Housing Needs in Faversham

Last year the Faversham Community Land Trust with a grant from Swale commissioned a Housing Needs Survey, from arc4 Faversham has a very large number of hidden homeless. Young people unable to find accommodation that they can afford so that they can leave their parental home and live independently as adults, many are sofa surfing. Faversham couples are delaying having children into their forties and older people cannot find smaller properties to downsize to.
We need more one and two-bedroom locally affordable homes – more affordable housing would also require less land per terraced house or flat. 

In December 2021 we presented our case for more housing for local people at a public meeting. We recorded the meeting and it is available on YouTube

Arc4's report of its Housing Needs Survey can be downloaded here

Faversham has a significant number of families suffering from multiple deprivations. Our community is not as prosperous as it seems when viewed from the centre.

We asked Arc4 to calculate what a household would need to be earning to afford accommodation in Faversham.

National Government currently defines affordability as 80% of the market price or rent. The Faversham
Community Land Trust commissioned a Housing Needs Survey from a specialist housing market analysis company, ARC4 in 2020. They found that households would need a minimum income of £30,590 per annum to afford the lowest cost affordable homeownership option. An income of £56,186 per annum would be required to fund the entry-level market house price. Households seeking rented accommodation would need a combined income of £33,264 to afford rented accommodation.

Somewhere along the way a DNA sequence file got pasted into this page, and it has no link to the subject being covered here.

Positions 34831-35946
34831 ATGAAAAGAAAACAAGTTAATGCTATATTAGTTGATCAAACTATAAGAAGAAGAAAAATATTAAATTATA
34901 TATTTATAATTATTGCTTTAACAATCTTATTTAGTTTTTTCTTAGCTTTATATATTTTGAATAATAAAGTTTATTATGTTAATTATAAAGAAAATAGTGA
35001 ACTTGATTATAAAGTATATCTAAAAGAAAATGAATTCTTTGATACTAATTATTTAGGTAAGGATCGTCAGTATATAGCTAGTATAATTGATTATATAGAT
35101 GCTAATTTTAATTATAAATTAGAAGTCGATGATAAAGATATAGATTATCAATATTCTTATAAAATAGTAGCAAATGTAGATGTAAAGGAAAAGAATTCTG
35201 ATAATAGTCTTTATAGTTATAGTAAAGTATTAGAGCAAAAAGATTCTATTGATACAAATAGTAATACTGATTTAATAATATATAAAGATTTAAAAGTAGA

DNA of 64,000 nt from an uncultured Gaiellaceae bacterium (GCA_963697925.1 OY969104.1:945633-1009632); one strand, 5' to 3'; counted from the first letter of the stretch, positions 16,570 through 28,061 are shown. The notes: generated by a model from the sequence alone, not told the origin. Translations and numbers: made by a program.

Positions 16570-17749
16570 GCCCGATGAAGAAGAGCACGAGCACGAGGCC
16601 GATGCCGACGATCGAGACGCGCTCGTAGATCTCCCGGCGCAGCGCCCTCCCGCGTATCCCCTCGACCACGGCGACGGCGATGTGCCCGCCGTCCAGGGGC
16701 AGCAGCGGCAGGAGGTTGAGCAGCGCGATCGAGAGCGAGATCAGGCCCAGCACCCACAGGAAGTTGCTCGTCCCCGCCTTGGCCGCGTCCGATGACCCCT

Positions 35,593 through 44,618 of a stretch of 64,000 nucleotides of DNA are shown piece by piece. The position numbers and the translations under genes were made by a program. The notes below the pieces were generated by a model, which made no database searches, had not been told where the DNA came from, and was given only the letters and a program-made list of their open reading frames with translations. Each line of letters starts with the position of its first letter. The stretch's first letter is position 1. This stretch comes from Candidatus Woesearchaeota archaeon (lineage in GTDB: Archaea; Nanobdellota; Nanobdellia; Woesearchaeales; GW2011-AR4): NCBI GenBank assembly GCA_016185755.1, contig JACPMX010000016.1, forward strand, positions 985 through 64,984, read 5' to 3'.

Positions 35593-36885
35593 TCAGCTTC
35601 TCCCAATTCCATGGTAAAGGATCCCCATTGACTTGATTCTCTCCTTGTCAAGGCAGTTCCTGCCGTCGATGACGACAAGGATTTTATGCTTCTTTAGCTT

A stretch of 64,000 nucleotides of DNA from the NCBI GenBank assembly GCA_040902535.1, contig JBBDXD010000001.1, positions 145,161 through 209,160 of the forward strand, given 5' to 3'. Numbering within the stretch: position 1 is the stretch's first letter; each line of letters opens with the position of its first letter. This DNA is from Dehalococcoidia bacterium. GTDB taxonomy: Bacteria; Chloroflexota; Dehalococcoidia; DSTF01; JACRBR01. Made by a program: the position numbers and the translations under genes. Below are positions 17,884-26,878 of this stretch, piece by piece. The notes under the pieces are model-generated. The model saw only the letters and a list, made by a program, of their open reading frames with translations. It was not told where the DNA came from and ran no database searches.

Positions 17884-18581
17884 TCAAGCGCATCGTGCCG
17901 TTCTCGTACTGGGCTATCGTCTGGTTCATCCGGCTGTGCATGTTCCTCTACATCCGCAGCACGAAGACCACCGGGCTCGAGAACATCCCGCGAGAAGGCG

Arc4 concluded that "Faversham needs a significant additional supply of affordable housing to meet the requirements of its existing households and households that are likely to form from existing residents over the next 5-years."
"The evidence suggests that the dynamic between supply and demand plus demographic change has led to an undersupply of 1 and 2-bedroom flats and bungalows for older people and younger households that have delayed having children. Population projections show that children aged 0-15 years are the slowest growing group of the population and those aged over 65 years the highest. Other factors are that there are low proportions of flats in the owner-occupied sector but higher proportions than average in the social and private rented sectors. There is a large supply of 2 and 3-bedroom houses to meet the needs of newly forming households and up-sizers that can afford them. Few 4-bedroom homes come onto the market in Faversham and those that do are purchased by incomers. Faversham households have to leave the town to afford a larger house."

The Arc4 survey found that Faversham residents broadly support these priorities
"the three house types they mostly considered should have the highest priority were small family homes (2 or 3-bedrooms), small homes for singles and couples and smaller homes to enable older people to downsize. The household types mostly considered to have the highest priority were first time buyers, social rented housing for low-income households and housing suited to frail elderly or disabled people."

Arc4 concluded
"Overall, the HNS provides a significant body of evidence for the Faversham Town
Council and the Community Land Trust to resist housebuilding that is not needed by
local people and prioritise that which is needed."

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